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In all these instances, there is a pattern. The child or young person does not know the full details of how they were deprived of or separated from their parents. They are separated from their family in some way, whether by exclusion or geographically. Their true identity and rank are hidden to some degree, from themselves as well as the world. They must struggle to get away from a bad situation, whether with uncaring relatives, or risky circumstances. Their personalities and comportment are such that people treat them well, if they do not have a pre-existing animus against the protagonist. They win out in the end because the truth percolates to the surface and people come to their aid. The female heroes that must find their own true identity and claim a happy future are also, traditionally chaste. Unfortunately, they are often also rather irritatingly feeble or long-suffering, without a great deal of spark. To modern readers, they seem to need a session of consciousness-raising.
Many of these features are present in the story that Radcliffe tells in The Romance of the Forest. Thus, this is a sort of 18th century fairy tale, but told with a good deal more skill and descriptive detail. However, as in many fairy tales, the characters could use a great deal more development and depth.
We find out that Adeline is an orphan, whose appearance and manner is appealing to the tastes of the time. Her physical characteristics are presented as indicators of her character, for example, as follows: “the captivations of her beauty were heightened by the grace and simplicity of her manners, and confirmed by the intrinsic value of a heart.” (Radcliffe) 2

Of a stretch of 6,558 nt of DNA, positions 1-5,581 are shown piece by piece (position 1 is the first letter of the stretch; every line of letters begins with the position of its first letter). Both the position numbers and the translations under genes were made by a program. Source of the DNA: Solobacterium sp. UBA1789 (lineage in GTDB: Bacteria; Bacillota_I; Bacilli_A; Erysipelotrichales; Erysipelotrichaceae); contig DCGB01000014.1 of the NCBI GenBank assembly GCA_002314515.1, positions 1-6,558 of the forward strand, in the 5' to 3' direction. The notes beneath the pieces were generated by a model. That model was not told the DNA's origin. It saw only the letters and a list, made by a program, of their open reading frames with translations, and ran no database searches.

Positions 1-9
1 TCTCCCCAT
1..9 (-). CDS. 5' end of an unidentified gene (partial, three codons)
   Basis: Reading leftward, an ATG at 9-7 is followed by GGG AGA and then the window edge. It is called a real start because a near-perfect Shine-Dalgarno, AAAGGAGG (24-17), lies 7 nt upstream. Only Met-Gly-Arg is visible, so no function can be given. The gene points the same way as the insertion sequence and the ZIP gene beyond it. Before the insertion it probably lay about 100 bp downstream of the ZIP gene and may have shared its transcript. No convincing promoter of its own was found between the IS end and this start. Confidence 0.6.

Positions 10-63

However, beyond her appearance and manners, we get very little insight. We learn that she was immured in a convent against her will before being abandoned to bad men and cast off to La Motte. Thereafter, she is a major protagonist, making friends and then exciting jealousy in Madame La Motte, attracting the unwelcome attention of Montalt, appealing to Louis de La Motte, falling for Theodore, finding another family substitute in the La Luc household, coincidentally encountering distant relatives, and finally reconnecting with her true love. She eventually discovers her own true identity and is permitted to marry Theodore.
Throughout, she retains a tendency to faint, although towards the end of the book, she avoids this with difficulty when in court, an effort described as follows: “She endeavoured, however, to arrest her fleeting spirits while the man proceeded in his confession.” (Radcliffe) 3 Throughout, as well, her appeal to others is enhanced by her childlike behavior, for example, “When she appeared before the tribunal…. soft timidity, and… a sweet confusion… rendered her an object still more interesting” (Radcliffe) 4 She also has a recurrent tendency to fall into reverie, which also persists through Chapter 25, when, “Adeline pressed the picture to her’s, and again gazed in silent reverie. At length, with a deep sigh, she said, “This surely was my mother. Had she but lived, O my poor father! You had been spared.” (Sic) (Radcliffe).
The deficiency of character development is not confined to the heroine. La Motte is described at the outset as “follows:
“Pierre de la Motte was a gentleman, descended from an ancient house of France. He was, “a man whose passions often overcame his reason, and, for a time, silenced his conscience; but, through the image of virtue, which Nature had impressed upon his heart, was sometimes obscured by the passing influence of vice, it was never wholly obliterated.” (Radcliffe) 5
At the end of the book, having been more than repaid for any kindness he might have shown Adeline by her intervention on his behalf and her financial generosity that permitted him to endure banishment comfortably, “his character gradually recovered the hue which it would probably always have worn had he never been exposed to the tempting dissipations of Paris.” (Radcliffe) 6 La Motte, thus, does experience some change and redemption over the course of the novel.